Monthly Archives: August 2014


On August 27, 2014, a panel of the Ninth Circuit Court of Appeals unanimously held in Alexander v. FedEx (9th Cir. Case Nos. 12-17458 and 12-17509) that FedEx drivers are employees and not independent contractors under the California Labor Code.  The plaintiff class is comprised of about 2,300 drivers that drove for FedEx Ground or FedEx Home Delivery between 2000 and 2007.  Each was party to an Operating Agreement with FedEx.  The Court closely examined the Operating Agreement going beyond its labels and pronouncements and beyond the intentions of the parties.  The Court determined that, in actual application, the Operating Agreement together with FedEx’s other policies and procedures, unquestionably made the drivers employees.  Indeed, in considering the factors of the right-to-control test, the manner and means question weighed so strongly in favor of an employee status that the Court scarcely considered the secondary factor which, in any case, favored neither side according to the Court.  The Court found the following points most significant: (1) the control exercised by FedEx over the appearance of the drivers and their vehicles; (2) the control over the times drivers may work; and (3) the control over aspects of how and when drivers deliver their packages, rejecting the significance of the few areas where there was some driver discretion.  The Court also rejected the argument advanced by FedEx that its drivers’ ability to take on multiple routes and vehicles and use third-party helpers was inconsistent with an employee status given that FedEx must consent to such entrepreneurship.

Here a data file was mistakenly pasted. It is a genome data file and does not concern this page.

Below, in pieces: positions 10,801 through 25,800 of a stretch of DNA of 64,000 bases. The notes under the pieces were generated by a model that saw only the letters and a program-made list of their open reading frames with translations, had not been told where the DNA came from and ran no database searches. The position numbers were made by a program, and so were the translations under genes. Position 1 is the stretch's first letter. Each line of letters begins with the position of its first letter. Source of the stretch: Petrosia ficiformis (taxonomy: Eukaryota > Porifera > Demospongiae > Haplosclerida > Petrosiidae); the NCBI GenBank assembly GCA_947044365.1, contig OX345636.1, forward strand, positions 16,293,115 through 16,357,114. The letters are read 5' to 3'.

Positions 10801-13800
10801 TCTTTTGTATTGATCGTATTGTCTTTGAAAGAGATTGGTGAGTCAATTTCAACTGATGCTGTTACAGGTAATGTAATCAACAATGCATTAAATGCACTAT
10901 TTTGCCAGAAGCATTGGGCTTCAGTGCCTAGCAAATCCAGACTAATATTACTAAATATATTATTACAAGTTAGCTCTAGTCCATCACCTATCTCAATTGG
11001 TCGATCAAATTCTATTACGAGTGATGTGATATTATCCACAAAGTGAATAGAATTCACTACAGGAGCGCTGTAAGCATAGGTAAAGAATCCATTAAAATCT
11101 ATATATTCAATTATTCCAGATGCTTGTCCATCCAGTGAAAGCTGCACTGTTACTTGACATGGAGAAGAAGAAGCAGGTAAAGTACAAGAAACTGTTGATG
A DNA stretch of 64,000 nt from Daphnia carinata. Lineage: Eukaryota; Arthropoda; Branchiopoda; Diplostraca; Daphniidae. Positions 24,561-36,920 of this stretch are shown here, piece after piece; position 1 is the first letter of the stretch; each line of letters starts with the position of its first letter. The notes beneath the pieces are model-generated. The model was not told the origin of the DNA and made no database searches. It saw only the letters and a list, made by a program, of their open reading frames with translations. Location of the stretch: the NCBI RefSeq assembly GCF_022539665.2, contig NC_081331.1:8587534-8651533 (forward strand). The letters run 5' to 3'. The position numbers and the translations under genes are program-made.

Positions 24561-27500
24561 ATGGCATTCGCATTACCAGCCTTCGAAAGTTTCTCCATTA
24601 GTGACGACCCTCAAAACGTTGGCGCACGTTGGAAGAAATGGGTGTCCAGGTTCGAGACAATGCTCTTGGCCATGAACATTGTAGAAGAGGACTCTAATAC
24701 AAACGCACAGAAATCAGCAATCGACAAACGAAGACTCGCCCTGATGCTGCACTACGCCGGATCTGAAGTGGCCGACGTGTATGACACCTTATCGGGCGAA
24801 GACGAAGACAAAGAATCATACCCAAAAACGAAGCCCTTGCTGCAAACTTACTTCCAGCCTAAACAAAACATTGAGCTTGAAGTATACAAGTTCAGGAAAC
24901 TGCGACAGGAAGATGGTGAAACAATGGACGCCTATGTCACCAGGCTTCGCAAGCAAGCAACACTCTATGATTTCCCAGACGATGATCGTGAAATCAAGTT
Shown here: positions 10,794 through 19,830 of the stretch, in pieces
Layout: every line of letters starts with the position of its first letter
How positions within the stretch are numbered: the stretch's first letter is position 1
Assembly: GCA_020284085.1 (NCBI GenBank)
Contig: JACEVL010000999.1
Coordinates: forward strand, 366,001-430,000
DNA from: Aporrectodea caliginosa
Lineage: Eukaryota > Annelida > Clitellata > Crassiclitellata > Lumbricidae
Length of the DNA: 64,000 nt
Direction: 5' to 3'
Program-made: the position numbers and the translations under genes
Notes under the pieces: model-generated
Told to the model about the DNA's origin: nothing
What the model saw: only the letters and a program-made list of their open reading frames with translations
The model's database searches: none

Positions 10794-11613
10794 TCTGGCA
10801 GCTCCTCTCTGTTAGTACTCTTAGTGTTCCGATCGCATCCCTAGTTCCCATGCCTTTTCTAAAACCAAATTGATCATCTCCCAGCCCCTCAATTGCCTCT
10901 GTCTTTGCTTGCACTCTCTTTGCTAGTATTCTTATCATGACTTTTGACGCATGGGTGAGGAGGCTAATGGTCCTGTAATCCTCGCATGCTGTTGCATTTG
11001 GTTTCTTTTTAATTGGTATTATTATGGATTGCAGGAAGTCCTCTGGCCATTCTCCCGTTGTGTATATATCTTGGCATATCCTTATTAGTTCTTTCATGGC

One important lesson of this case is that one should expect that courts will go beyond the mere language of an operating agreement and look to its actual, practical effect such that artful wording will not necessarily win the day.  The day-to-day activities of the motor carrier, and how it interacts with the independent contractors will be analyzed separately from the language in the agreement and will carry more weight than the language of the agreement.

FedEx has stated its intention to request and end banc hearing from the Ninth Circuit (meaning a hearing before the entire Court) and it is anticipated that FedEx will ultimately seek review from the U.S. Supreme Court, if necessary.  However, the case is currently good law, and will affect the decisions of the lower courts.